Who are these people spending a lot of ad money to announce, in English, “From Egyptian to Egyptian,” that “Work is our only solution”? Are they Islamists, concentrating on the `amal (practice) rather than the `ilm (knowledge) side of the pursuit of felicity in this world and the next? Are they secularists, retorting to the old (now very rarely heard!) MB slogan that “Islam is the Solution”? Are they regime apologists, telling the activists and unions to cut it out with the sit-ins and strikes and go back to work?
Anyway, the signs are weird and have caused some buzz in the Twittersphere in the last three weeks. They appear prominently not only in Zamalek (the ones above are by the Hurriyya garden at the approach to the Qasr El-Nil Bridge) but also in Kit-Kat and (see below) on the Cairo-Alex desert road.
One perceptive blogger broke it down:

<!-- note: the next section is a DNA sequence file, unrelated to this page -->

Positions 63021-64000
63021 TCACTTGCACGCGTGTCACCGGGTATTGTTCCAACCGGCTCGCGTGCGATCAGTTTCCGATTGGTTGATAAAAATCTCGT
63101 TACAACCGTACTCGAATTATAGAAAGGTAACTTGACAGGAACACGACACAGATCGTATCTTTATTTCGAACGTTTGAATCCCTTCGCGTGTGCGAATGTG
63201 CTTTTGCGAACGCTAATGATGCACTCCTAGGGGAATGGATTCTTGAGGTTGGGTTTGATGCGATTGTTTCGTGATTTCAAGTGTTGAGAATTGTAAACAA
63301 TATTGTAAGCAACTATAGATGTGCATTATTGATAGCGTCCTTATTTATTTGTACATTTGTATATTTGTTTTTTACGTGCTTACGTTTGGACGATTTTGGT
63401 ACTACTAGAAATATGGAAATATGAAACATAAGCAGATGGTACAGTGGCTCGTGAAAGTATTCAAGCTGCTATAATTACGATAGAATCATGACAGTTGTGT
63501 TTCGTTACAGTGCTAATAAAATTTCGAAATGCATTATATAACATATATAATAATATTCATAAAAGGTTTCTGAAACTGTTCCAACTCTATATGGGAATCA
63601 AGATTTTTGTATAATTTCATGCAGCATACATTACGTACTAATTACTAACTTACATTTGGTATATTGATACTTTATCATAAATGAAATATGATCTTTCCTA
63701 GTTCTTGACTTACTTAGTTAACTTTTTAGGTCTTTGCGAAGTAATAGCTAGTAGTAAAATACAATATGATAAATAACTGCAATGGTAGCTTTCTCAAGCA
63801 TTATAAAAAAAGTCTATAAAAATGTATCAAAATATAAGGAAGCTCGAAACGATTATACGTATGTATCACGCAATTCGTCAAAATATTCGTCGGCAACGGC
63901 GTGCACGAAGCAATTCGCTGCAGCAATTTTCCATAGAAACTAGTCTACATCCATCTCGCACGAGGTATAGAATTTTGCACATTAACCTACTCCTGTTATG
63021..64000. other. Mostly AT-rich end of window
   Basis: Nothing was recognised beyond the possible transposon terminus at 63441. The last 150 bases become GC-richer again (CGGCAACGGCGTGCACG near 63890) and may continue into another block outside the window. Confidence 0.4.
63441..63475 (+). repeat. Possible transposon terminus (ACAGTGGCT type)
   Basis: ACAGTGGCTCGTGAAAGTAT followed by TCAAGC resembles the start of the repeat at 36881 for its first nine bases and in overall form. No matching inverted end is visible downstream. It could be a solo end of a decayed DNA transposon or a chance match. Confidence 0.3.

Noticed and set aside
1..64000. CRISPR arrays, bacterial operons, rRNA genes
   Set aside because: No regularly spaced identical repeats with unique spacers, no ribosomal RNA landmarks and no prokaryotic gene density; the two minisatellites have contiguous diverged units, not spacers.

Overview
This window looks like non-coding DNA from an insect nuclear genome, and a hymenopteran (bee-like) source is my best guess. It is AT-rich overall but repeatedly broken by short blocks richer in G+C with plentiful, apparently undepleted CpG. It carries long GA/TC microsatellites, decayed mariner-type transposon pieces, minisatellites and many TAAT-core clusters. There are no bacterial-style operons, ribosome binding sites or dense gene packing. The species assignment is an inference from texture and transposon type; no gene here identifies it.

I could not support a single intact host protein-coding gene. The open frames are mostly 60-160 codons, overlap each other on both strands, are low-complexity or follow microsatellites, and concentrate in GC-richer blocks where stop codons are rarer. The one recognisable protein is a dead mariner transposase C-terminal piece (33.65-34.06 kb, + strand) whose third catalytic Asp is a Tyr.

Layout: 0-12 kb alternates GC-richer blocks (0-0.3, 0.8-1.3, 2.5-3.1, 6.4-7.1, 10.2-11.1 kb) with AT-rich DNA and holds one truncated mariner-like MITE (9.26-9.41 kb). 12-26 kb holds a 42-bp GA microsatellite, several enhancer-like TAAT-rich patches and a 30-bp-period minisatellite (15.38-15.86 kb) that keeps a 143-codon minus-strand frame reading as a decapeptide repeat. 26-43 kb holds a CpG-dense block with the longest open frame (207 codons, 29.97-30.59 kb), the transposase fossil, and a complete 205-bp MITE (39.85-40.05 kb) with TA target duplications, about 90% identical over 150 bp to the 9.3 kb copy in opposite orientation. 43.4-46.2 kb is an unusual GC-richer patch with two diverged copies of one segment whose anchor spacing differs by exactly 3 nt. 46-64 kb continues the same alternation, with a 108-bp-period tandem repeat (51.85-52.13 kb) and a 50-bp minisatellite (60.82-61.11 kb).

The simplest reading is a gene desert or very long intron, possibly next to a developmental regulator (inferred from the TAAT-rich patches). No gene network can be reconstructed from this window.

There is one curious political group, which started to anonymously monopolize the beginning of the desert road from Cairo to Alexandria with their huge publicity posters. They read: “From Egyptian to Egyptian: Work Is Our Only Solution!” Standing in the middle of the desert, written in English, white and red on black, the whole of it awkwardly reminded me of the Nazi propaganda “Arbeit macht Frei!” (Work will set you free) placed on the top of a gate which knowingly led to death; the one of the concentration camp of Auschwitz.
Which is the audience that the slogan “Work Is Our Only Solution” triggers? Who is it coming from? From an English speaking Egyptian to an English speaking Egyptian who both have cars and use the Alexandria desert road? Yes, those might be the ones who should start to work in order to change the country! But will they remember and want to share with the 90% of their countrymen who do not talk English, the 80% who do not have cars and the 60% who do not have work?
I saw a poster of the same campaign, but in Arabic on 2011-10-04. It, like the one in English I saw in Zamalek last week, was on a bus shelter. It was along the Corniche between the Museum and the 26th of July bridge in Cairo.